There and Back Again: The Adaptive History of Cabaret

by Adam Lott

Adam will discussing Cabaret, in all it’s many iterations and all the contradictions and similarities therein.

Adam Lott was born in Nebraska, but has lived in Kansas his whole life. He hardly ever drinks, and he never lies.  You can trust him implicitly, love him unconditionally and let him into your life without fear or reservation.  He also owns a cat.

Nerd Nite 2: truck stops, scotch and spirits

Nerd Nite 2: truck stops, scotch and spirits is coming up on January 10 at Pachamama’s.

featuring!

Caffeine, Public Showers, and Howling Wolf T-Shirts: Exploring America’s Truck Stops by Stephanie Day

Truck stops have captivated the imagination of casual motorists since their inception during the early 20th century in the US. However, these 24-hour dens of diesel fuel and stale coffee play a much more tangible role in the lives of long-haul truck drivers. This presentation explores the attitudes, perceptions, and relationships these truckers have in regards to the American truck stop.

Bio: Hailing from Youngstown, Ohio, Stephanie Day is a PhD student in the Department of Geography at KU, as well as a daughter of a former trucker. Her interests include American cities, particularly in the Rust Belt, perceptions of place, and snuggling up with her dog, Penny.

 An Introduction to Scotch Whisky by Kevin Freese

A Scotch whisky enthusiast will explain the basics; how its made, what it is and other nerdy Scotch facts.

Bio: Kevin is currently a credit analyst at US Bank on Mass St. Originally from upstate New York, he lives in Lawrence with his wife Emily who currently attends KU. Kevin has been exposed to the world of scotch for over a decade and has been sharing his passion since college when he gave a presentation on scotch and religion.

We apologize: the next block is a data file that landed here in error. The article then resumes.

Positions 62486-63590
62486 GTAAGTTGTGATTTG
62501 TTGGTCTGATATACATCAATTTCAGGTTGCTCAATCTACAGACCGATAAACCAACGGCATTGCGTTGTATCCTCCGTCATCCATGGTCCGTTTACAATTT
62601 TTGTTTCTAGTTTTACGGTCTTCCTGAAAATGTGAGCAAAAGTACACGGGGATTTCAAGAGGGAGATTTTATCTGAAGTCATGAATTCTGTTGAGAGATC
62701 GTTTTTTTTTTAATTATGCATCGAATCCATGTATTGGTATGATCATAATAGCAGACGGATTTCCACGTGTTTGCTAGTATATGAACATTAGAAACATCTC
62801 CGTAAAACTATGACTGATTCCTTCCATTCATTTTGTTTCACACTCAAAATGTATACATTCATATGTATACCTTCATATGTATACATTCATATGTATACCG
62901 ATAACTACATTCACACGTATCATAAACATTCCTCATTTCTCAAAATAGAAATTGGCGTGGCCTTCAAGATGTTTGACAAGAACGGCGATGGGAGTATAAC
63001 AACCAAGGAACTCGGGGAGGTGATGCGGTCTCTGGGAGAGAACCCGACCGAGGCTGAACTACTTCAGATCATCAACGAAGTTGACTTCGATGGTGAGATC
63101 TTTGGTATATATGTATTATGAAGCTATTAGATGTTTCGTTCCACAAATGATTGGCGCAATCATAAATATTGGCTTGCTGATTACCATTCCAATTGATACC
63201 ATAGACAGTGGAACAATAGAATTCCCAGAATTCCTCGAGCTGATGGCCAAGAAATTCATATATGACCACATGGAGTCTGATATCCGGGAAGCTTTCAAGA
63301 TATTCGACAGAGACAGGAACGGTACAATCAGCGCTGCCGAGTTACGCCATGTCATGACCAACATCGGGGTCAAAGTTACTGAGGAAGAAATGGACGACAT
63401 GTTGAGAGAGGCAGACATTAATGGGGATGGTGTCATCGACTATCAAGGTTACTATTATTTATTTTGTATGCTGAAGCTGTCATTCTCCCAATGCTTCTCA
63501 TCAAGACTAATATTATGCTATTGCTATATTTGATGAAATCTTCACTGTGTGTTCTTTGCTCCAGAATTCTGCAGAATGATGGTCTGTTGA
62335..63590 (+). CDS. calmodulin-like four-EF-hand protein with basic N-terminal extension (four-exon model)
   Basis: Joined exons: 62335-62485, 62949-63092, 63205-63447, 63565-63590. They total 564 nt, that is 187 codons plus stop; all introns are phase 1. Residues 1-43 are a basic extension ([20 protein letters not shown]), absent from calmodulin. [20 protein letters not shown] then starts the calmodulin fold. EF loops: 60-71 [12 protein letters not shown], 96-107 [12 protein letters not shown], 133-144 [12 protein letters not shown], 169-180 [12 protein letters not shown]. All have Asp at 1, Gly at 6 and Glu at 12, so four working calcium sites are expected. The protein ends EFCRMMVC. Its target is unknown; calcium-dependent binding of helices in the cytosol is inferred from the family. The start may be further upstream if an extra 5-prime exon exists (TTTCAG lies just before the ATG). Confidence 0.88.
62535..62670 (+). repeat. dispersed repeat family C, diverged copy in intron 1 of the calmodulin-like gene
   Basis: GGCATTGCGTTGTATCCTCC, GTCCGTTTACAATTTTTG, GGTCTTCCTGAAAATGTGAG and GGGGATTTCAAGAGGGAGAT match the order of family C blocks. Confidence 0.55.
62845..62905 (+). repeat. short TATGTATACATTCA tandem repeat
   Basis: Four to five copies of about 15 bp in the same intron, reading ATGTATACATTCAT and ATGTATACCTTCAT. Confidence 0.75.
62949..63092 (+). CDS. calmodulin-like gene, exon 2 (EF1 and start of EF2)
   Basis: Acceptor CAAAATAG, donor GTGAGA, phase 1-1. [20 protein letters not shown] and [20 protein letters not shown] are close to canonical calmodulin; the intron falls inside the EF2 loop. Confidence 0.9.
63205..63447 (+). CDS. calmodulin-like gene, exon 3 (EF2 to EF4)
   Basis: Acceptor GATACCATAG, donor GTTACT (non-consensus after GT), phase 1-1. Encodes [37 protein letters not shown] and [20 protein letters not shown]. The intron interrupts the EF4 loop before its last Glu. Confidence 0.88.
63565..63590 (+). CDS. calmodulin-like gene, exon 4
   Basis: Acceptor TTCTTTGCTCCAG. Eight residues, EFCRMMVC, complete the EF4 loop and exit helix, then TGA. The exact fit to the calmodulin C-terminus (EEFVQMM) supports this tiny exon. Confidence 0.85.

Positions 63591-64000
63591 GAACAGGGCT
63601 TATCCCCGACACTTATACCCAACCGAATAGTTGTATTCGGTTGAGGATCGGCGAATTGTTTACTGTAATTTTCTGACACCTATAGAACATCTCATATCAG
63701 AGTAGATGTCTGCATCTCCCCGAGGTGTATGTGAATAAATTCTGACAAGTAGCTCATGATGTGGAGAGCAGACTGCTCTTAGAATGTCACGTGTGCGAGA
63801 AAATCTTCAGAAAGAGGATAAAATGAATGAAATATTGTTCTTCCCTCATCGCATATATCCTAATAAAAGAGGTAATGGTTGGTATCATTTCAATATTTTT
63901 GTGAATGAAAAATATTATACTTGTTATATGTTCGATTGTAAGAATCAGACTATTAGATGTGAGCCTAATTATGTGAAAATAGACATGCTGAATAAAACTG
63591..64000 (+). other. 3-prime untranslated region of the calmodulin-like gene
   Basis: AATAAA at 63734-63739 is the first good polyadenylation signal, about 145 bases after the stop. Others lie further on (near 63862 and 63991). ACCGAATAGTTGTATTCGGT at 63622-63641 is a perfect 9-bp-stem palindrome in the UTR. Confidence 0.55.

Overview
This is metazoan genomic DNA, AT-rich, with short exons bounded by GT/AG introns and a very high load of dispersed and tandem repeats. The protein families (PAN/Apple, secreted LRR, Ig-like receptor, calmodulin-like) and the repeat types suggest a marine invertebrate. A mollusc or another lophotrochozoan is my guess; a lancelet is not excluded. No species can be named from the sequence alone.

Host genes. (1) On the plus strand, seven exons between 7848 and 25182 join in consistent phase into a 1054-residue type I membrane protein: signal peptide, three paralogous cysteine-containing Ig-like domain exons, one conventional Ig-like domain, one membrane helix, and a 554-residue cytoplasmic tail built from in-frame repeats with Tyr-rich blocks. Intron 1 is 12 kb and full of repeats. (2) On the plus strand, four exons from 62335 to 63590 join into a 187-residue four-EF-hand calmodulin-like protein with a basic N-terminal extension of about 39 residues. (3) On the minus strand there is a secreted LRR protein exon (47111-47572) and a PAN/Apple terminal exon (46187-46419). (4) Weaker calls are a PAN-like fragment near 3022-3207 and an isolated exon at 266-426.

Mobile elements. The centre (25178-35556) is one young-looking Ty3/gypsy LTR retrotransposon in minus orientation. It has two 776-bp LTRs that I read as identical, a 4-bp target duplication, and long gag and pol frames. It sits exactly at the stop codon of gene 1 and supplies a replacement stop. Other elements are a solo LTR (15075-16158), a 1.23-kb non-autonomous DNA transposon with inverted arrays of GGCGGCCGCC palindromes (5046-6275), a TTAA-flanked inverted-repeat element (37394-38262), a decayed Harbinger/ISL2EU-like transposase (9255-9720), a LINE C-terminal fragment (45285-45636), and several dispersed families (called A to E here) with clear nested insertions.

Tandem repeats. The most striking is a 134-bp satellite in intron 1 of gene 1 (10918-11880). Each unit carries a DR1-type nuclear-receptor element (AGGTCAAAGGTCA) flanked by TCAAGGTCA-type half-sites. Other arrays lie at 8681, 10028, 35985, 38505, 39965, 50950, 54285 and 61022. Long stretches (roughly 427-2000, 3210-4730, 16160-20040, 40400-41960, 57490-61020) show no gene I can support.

Let’s Get (meta)Physical!: How to dip your toes in the Neoarchaic Revival without getting wet by Nick Ray

2012 has been touted as the end of times by zealots; and it is, of sorts.  Moreover it is a marked beginning: a collective resurgence and embrace of ancient understanding. Learn how to effectively balance self, spirit and pseudo-science without being “Neu Age” and safely explore the nuances of your humanity.

Bio: Nick Ray is by profession an optician who facilitates clarity in people’s lives by the way of fashion and function.  He also seeks clarity on the Great Mystery through his fervent consumption of literature and media relating to the occult, consciousness studies, and the current paradigm shift.  Besides practicing kundalini yoga Nick fills his spare time traipsing alongside the Kaw with his canine companion, Sonny Boy.

 

Nerd Nite 1: We Three Nerds

Nerd Nite – Lawrence had its successful beta test with Nerd Nite 0 in November.

We are ready to go live!

Nerd Nite 1 will be Dec. 14, 7:30pm at Pachamama’s (8th and New Hampshire)

Speakers will be:

Paphiopedilum Dreams: Confessions of an Orchid Freak by Brian Donovoan
Brian will discuss the joy of orchid shows, the agony of orchid death, and why there’s no such thing as a “green thumb.”
Brian Donovan is an Associate Professor of Sociology at KU, Co-Editor of The Sociological Quarterly, and author of White Slave Crusades: Race, Gender, and Anti-Vice Activism, 1887-1917. Brian is an active member of the Orchid Society of Greater Kansas City and the MidAmerica Orchid Congress, and he’s the creator of the orchid blog Cats and Catts.

 

Attunement- 4 Steps Toward Making A Connection by Sam Bunnyfield

Have you ever wondered how to better tune in to how others are feeling? The holidays are coming up and with that comes the joys and terrors of interacting with our families! Your children, your partner, your siblings, your family, and your co-workers all need attention, especially during these stressful holiday times! Wouldn’t it be nice to be able to interact with your family and friends in a positive and loving way? I am going to teach you four easy steps to help you better connect with the people in your life.

Sam was a preschool teacher and now she is a graduate student at KU getting a Masters in Social Welfare. When she is not studying or working with kids, she is usually playing kickball or dodgeball or spending time with friends and her partner Nate. She is a nerd for cross stitching, the Joss Whedenverse, Lost, and Torchwood. She lives in Lawrence with Nate and their cat and bunny.